The only difficulty was in sourcing the yellow 7-segment LED digits I needed. They couldn't find a source with the desired digits in stock; they offered an alternative of a smaller size digit in the same package size, which was unacceptable to me. We ended up purchasing the MOQ (minimum order quantity) of 1000 to get the 75 I needed for this project. They retain the balance of them for future orders. This didn't cost much more than shipping the needed 75 pieces from the US, and the digits they supplied are much nicer than the ones I had been using.

    Overall, a very good experience and I recoomend Elecrow as a great supplier.
     
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  14. Mikebits

    Mikebits Well-Known Member

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    I have one more question on this. How do you keep the parts in place? Do you use some sort of adhesive?
     
  15. Val Gretchev

    Val Gretchev Member Forum Supporter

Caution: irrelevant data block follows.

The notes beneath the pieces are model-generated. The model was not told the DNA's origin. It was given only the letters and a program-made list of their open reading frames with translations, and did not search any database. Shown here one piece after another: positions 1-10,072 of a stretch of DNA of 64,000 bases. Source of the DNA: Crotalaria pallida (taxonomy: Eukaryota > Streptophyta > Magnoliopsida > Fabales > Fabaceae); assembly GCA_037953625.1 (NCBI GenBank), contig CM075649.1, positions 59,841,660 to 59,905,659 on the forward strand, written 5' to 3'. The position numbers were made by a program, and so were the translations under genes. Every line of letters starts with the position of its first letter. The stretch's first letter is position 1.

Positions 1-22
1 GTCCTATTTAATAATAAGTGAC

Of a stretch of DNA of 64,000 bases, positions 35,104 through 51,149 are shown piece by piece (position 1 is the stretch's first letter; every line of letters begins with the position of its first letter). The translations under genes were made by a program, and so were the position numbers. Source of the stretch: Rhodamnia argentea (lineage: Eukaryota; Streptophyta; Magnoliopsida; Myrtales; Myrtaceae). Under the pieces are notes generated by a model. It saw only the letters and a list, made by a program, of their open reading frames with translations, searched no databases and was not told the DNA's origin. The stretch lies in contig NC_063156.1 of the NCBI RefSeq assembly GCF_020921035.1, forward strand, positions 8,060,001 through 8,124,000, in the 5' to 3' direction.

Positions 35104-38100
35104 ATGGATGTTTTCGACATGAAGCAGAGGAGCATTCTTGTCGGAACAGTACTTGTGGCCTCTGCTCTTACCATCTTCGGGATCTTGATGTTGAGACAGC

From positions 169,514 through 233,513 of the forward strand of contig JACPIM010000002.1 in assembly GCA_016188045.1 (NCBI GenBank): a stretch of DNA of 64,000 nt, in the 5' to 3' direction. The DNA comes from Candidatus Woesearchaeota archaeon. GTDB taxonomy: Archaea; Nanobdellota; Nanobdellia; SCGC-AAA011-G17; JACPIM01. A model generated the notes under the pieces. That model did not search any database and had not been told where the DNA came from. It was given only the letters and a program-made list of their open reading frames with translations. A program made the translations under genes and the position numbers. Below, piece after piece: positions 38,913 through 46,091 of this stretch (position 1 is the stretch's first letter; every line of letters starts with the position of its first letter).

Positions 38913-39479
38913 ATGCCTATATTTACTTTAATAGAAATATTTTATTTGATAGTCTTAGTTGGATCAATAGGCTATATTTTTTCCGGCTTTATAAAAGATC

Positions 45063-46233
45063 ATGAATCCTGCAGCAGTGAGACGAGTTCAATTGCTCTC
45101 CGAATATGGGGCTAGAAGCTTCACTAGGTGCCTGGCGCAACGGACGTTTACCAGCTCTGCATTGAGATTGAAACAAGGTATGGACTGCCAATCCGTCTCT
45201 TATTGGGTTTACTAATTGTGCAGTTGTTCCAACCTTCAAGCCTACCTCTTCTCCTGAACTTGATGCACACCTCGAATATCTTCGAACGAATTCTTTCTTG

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    Adhesive is not required. The solder paste surface tension keeps the parts in-place. During the time the solder is in liquid phase, the components shift around to align themselves on the circuit pads. This is desirable since small placement errors can be automatically corrected. However, there are certain defects that have to be considered and sometimes fixed after the solder congeals. See http://metallicresources.com/documents/How_To_Minimize_Defects_By_Adjusting_the_Reflow_Profile.pdf
    The only place you have to use adhesive is if you have components on the reverse side of the board. High density board designs have components on both sides. In that case, the components on the "solder side" of the board are tacked down by an adhesive. The "component side" of the board is soldered by the "reflow process". The bottom side is soldered by "wave soldering process" along with any thru-hole parts. For prototyping circuits, I recommend you use only one sided component placement.
     
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  16. Mikebits

    Mikebits Well-Known Member

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    Thanks again Val, as always very helpful.